|Gill's Exposition of the Entire Bible|
And he came to the sheepcotes by the way, where was a cave,.... For the sheep to be led into at noon, to shelter them from the heat: such was the cave of Polyphemus, observed by Bochart (z), in which sheep and goats lay down and slept; See Gill on Zephaniah 2:6,
Keil and Delitzsch Biblical Commentary on the Old Testament
When Saul came to the sheep-folds by the way, where there was a cave, he entered it to cover his feet, whilst David and his men sat behind in the cave. V. de Velde (R. ii. p. 74) supposes the place, where the sheep-folds by the roadside were, to have been the Wady Chareitun, on the south-west of the Frank mountain, and to the north-east of Tekoah, a very desolate and inaccessible valley. "Rocky, precipitous walls, which rise up one above another for many hundred feet, form the sides of this defile. Stone upon stone, and cliff above cliff, without any sign of being habitable, or of being capable of affording even a halting-place to anything but wild goats." Near the ruins of the village of Chareitun, hardly five minutes' walk to the east, there is a large cave or chamber in the rock, with a very narrow entrance entirely concealed by stones, and with many side vaults in which the deepest darkness reigns, at least to any one who has just entered the limestone vaults from the dazzling light of day. It may be argued in favour of the conjecture that this is the cave which Saul entered, and at the back of which David and his men were concealed, that this cave is on the road from Bethlehem to Ain-jidy, and one of the largest caves in that district, if not the largest of all, and that, according to Pococke (Beschr. des Morgenl. ii. p. 61), the Franks call it a labyrinth, the Arabs Elmaama, i.e., hiding-place, whilst the latter relate how at one time thirty thousand people hid themselves in it "to escape an evil wind," in all probability the simoom. The only difficulty connected with this supposition is the distance from Ain-jidy, namely about four or five German miles (fifteen or twenty English), and the nearness of Tekoah, according to which it belongs to the desert of Tekoah rather than to that of Engedi. "To cover his feet" is a euphemism according to most of the ancient versions, as in Judges 3:24, for performing the necessities of nature, as it is a custom in the East to cover the feet. It does not mean "to sleep," as it is rendered in this passage in the Peschito, and also by Michaelis and others; for although what follows may seem to favour this, there is apparently no reason why any such euphemistic expression should have been chosen for sleep. "The sides of the cave:" i.e., the outermost or farthest sides.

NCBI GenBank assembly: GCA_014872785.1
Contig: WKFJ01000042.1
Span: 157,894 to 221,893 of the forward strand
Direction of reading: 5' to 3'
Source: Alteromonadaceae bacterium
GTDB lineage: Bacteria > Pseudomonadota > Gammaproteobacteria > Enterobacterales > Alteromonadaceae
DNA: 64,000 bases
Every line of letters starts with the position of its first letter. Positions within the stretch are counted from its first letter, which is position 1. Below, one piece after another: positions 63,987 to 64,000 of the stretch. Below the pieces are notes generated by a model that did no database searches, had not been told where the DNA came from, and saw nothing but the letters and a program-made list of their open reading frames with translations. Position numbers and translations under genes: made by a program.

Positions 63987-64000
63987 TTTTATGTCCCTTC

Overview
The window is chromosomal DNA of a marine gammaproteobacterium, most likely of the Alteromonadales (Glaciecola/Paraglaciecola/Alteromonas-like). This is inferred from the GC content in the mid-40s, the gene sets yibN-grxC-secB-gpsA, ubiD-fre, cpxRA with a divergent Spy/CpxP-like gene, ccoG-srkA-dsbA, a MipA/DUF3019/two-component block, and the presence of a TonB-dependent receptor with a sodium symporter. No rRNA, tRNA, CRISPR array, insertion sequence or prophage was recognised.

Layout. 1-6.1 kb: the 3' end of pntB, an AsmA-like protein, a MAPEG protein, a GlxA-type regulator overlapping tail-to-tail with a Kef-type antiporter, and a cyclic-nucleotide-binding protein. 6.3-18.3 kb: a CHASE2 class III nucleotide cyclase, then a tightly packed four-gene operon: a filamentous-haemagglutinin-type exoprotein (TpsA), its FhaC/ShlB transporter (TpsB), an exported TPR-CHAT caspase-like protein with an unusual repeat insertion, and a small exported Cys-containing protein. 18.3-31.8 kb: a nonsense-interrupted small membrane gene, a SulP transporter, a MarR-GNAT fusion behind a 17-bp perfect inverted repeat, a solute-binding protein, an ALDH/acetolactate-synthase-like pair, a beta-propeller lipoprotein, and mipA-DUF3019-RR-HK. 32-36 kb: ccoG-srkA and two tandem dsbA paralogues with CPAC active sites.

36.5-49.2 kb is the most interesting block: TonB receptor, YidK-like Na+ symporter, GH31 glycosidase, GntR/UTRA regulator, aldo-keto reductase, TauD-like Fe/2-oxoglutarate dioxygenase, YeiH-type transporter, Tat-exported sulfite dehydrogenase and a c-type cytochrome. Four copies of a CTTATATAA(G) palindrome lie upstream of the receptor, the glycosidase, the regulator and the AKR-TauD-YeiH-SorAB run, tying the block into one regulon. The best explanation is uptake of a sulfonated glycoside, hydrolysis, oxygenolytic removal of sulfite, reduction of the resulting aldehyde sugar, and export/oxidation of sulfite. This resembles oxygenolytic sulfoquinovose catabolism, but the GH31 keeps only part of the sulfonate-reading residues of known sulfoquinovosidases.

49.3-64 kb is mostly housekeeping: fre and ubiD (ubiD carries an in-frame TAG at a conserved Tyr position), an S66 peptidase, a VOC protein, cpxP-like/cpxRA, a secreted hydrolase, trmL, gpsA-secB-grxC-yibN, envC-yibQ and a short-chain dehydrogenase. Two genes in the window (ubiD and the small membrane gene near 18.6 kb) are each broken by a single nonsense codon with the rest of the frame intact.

Barnes' Notes on the Bible
Remained in the sides - Rather, "were in the sides of the cave dwelling or abiding there." Some of these caverns are very deep and spacious. Any one near the mouth of the cave would be visible, but those in the recesses would be quite in the dark and invisible, especially if the incident occurred at night. Psalm 67:1-7, according to the title, was composed on this occasion.
Clarke's Commentary on the Bible
The sheep-cotes - Caves in the rocks, in which it is common, even to the present time, for shepherds and their flocks to lodge. According to Strabo there are caverns in Syria, one of which is capable of containing four thousand men: Ὡν ἑν και τετρακισχιλιους ανθρωπους δεξασθαι δυναμενον; lib. xvi. p. 1096. Edit. 1707.
Geneva Study Bible
And he came to the sheepcotes by the way, where was a cave; and Saul went in to cover his feet: and David and his men remained in the sides of the cave.
24:3 Went in - To sleep there: Saul being a military man, used to sleep with his soldiers upon the ground. And it is not improbable, that being weary with his eager and almost incessant pursuit, first of David, then of the Philistines, and now of David again, he both needed and desired some sleep, God also disposing him thereto, that David might have this eminent occasion to demonstrate his integrity to Saul, and to all Israel. Of the cave - For that there were vast caves in those parts is affirmed, not only by Josephus, but also by Heathen authors; Strabo writes of one which could receive four thousand men.
Jamieson-Fausset-Brown Bible Commentary
3. he came to the sheepcotes-most probably in the upper ridge of Wady Chareitun. There a large cave-I am quite disposed to say the cave-lies hardly five minutes to the east of the village ruin, on the south side of the wady. It is high upon the side of the calcareous rock, and it has undergone no change since David's time. The same narrow natural vaulting at the entrance; the same huge natural chamber in the rock, probably the place where Saul lay down to rest in the heat of the day; the same side vaults, too, where David and his men were concealed. There, accustomed to the obscurity of the cavern, they saw Saul enter, while, blinded by the glare of the light outside, he saw nothing of him whom he so bitterly persecuted.
1 Samuel 24:3 Parallel Commentaries
Bible Hub: Online Parallel Bible